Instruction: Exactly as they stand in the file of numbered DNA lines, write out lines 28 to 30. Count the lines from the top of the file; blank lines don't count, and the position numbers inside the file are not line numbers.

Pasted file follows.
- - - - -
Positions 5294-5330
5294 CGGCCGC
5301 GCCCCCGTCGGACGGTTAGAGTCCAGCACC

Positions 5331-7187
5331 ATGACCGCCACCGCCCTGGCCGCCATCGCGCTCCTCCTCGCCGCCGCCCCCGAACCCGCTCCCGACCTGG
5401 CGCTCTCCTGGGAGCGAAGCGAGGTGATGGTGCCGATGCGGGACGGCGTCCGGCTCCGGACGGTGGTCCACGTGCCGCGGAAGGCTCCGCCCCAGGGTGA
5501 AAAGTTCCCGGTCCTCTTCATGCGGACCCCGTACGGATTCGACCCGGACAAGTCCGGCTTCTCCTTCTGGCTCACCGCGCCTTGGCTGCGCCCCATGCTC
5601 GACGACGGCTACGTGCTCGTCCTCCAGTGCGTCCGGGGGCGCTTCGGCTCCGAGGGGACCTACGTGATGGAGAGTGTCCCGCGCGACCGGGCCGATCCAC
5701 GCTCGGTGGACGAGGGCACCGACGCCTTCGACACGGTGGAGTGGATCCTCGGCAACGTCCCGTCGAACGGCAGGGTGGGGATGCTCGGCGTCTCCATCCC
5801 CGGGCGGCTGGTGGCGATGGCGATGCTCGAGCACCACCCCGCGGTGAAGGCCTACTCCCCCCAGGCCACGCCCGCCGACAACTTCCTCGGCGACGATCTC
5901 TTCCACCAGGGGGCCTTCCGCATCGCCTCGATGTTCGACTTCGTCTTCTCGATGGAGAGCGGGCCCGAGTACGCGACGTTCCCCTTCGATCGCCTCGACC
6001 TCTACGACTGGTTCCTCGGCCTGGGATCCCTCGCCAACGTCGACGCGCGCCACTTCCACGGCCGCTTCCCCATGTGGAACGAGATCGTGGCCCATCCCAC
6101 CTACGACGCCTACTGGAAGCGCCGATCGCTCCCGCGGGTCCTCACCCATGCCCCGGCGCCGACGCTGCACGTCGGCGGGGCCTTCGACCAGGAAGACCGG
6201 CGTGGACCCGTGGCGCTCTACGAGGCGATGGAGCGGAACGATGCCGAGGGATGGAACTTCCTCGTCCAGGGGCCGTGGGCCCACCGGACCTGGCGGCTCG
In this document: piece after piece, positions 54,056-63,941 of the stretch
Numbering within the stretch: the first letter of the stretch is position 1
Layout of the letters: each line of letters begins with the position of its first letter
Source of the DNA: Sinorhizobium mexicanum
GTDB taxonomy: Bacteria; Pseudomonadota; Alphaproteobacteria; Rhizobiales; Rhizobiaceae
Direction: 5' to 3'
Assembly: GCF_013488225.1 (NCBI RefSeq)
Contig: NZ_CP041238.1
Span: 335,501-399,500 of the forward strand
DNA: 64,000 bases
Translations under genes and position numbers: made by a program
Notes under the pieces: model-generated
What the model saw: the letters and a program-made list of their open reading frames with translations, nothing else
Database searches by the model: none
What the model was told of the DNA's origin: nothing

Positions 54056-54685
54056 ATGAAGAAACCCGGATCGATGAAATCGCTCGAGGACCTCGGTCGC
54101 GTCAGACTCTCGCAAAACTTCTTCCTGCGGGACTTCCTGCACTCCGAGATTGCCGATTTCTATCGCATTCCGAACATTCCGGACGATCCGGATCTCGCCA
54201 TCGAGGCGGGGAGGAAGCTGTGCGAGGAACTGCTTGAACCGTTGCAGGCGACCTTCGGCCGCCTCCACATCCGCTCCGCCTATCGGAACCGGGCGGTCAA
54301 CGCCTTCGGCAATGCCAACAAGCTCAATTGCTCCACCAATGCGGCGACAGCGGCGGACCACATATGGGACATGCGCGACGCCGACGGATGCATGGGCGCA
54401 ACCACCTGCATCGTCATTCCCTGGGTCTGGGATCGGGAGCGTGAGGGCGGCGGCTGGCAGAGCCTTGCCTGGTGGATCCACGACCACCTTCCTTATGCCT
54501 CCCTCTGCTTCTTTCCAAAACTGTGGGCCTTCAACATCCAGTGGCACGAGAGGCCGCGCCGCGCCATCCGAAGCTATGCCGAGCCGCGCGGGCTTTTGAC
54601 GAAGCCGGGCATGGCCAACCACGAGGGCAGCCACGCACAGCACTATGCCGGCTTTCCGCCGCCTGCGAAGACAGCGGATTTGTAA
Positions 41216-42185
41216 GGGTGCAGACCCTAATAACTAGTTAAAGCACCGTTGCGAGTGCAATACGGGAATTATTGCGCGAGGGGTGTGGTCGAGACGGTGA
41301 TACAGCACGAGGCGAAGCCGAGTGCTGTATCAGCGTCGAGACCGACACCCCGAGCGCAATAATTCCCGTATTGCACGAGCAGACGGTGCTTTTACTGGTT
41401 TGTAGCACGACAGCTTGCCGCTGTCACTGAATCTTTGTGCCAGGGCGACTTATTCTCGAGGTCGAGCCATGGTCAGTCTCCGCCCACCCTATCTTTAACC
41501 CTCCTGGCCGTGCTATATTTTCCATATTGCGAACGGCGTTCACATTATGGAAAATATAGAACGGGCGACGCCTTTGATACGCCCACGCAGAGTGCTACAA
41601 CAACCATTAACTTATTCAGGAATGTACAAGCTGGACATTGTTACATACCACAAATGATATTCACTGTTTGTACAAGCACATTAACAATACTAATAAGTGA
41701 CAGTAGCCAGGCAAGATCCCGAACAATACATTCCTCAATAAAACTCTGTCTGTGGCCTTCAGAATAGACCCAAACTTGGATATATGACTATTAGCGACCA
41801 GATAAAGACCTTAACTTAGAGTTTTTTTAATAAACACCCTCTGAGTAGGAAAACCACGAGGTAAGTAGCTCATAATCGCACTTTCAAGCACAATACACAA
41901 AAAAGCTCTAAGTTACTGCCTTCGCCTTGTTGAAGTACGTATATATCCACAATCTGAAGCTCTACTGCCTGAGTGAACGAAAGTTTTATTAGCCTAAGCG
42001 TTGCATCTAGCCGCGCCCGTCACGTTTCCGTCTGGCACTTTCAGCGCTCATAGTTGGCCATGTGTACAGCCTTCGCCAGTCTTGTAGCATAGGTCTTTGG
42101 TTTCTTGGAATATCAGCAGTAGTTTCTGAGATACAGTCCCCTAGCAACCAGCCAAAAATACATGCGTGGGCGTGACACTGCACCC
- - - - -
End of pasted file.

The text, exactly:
Database searches by the model: none
What the model was told of the DNA's origin: nothing

Positions 54056-54685